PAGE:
Tag Archives: The Pogues

The Ultimate Christmas Playlist

Today is the day after Thanksgiving here in the United States of America. You’re officially allowed to start listening to holiday music now. To get you started, I compiled a playlist of what I consider to be 100 of the best Christmas songs. Okay, 98 songs, a stand-up routine and a skit. It’s a mix of standards, versions of standards with which you may not be familiar, and obscure but delightful tunes.

Enjoy!

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I auditioned for American Idol

In February 2002 my friend Sophie and I auditioned to be the hosts of a new US television series based on the successful UK show Pop Idol. On American Idol, amateur singers competed against each other and the public voted for the winner.

I’ve never seen American Idol. It’s not because I’m bitter I didn’t get the job. I have a different opinion than many of the show’s viewers as to what constitutes good singing. Being loud and hitting high notes do not necessarily make for great singing. A great singer is expressive, feeling the words they are singing. Aretha Franklin and Adele are two singers who can belt and hit a wide range of notes. They also know when to sing softly or when not to let vocal gymnastics get in the way of the song. They are great singers. Bob Dylan and Tom Waits are also great singers. They own their material. They feel their material. They live their material (more accurately, the personas they put forth for each song lives the material).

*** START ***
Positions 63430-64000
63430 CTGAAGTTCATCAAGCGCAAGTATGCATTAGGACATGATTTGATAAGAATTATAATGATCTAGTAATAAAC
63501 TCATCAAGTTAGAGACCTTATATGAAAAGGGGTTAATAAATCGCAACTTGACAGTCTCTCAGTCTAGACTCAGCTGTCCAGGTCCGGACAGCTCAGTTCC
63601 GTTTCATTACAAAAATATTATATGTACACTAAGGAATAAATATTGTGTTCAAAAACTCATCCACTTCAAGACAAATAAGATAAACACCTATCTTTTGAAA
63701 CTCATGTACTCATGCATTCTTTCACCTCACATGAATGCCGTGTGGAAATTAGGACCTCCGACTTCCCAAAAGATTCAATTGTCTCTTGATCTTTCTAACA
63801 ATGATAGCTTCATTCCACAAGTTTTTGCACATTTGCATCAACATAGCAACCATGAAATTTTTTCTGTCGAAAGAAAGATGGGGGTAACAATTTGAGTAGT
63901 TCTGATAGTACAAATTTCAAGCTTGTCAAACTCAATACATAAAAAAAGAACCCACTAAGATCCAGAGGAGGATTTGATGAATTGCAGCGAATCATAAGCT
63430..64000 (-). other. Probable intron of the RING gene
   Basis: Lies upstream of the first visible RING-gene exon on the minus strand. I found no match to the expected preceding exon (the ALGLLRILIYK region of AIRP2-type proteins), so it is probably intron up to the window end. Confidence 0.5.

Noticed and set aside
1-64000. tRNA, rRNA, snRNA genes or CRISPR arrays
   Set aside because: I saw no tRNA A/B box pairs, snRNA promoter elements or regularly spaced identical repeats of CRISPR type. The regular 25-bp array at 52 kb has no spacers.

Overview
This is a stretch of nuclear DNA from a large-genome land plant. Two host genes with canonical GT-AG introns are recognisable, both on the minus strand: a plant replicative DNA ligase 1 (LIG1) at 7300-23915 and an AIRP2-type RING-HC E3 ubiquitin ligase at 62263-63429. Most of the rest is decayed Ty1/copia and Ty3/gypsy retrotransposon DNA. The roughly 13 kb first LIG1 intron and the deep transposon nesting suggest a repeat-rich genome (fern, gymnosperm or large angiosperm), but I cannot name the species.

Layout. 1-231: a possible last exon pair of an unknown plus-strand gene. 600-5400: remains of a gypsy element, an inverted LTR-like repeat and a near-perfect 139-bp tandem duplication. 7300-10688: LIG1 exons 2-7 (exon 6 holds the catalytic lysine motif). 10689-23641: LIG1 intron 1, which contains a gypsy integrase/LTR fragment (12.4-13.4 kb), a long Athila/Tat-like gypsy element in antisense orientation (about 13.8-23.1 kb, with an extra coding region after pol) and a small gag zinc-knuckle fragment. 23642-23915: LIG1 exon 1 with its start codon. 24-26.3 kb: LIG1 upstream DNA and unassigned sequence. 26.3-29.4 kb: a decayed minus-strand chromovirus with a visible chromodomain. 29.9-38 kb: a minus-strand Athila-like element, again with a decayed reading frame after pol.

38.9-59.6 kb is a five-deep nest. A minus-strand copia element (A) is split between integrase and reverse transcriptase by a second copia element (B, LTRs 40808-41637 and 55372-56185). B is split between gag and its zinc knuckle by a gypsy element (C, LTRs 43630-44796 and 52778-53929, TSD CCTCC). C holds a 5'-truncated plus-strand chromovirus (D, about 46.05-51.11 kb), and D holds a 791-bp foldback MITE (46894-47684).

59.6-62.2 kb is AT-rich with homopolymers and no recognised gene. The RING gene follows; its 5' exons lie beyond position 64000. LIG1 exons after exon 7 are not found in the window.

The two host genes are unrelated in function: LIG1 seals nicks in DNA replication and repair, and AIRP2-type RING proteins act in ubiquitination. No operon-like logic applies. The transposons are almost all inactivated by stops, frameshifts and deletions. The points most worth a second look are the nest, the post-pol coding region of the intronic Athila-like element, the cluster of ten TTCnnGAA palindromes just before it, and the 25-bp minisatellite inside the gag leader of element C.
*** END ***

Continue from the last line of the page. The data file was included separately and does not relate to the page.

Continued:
Dylan and Waits are also great songwriters. Dylan is the better-known of the two, but as today is Waits’ birthday, I’m going to focus on him. His songs have been recorded by a diverse group of artists, including Elvis Costello, Eagles, The Ramones, Johnny Cash, The Pogues, Solomon Burke, Steve Earle, Marianne Faithfull, The Neville Brothers, Screamin’ Jay Hawkins, Robert Plant and Alison Krauss, Norah Jones, Bette Midler, Bruce Springsteen and Neko Case, the latter two appearing on today’s playlist with Waits covers. His sole US top forty hit on the Billboard Hot 100 was not as an artist, but as the writer of “Downtown Train,” which Rod Stewart took to the top ten in 1990.

Today’s Tom Waits-inspired playlist kicks off with the singer-songwriter’s version of that one hit. Enjoy!

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An Atheist Jew’s Guide To Christmas Music, Part 1

Raised Jewish, I celebrated Hanukkah. For several years, my family also celebrated Christmas. We didn’t go to midnight mass, we didn’t drink egg nog, we didn’t throw a special type of log in the fireplace. (By the way, I have no idea what makes a Yule log yuley). We put tinsel and candy canes on a large potted plant my mother had in the den and bought each other small but practical gifts. For example, when I was 11 for Christmas my parents got me a salt shaker. The Christmas celebrations stopped after I innocently told Grandpa Mordechai about them. My parents were so angry with me they took away my salt shaker.

Though I no longer celebrate Christmas, I still have a major jones for Christmas music. I own many more Christmas records than any atheist Jew probably should. We’re talking in the hundreds.

I eschew Christmas classics performed by well-known middle-of-the-road acts such as Celine Dion, Michael Bublé, Kenny G (sell-out Jew), Neil Diamond (sell-out Jew) or Barbra Streisand (sell-out Jew). Frank Sinatra shows up only in a duet with Cyndi Lauper and Bing Crosby shows up only in his duet with David Bowie.

Including the Crosby/Bowie version, I have 15 renditions of “The Little Drummer Boy” in my iPod, by a diverse list of artists including Johnny Cash, The Temptations, Joan Jett, Bob Dylan, Iggy Pop and RuPaul.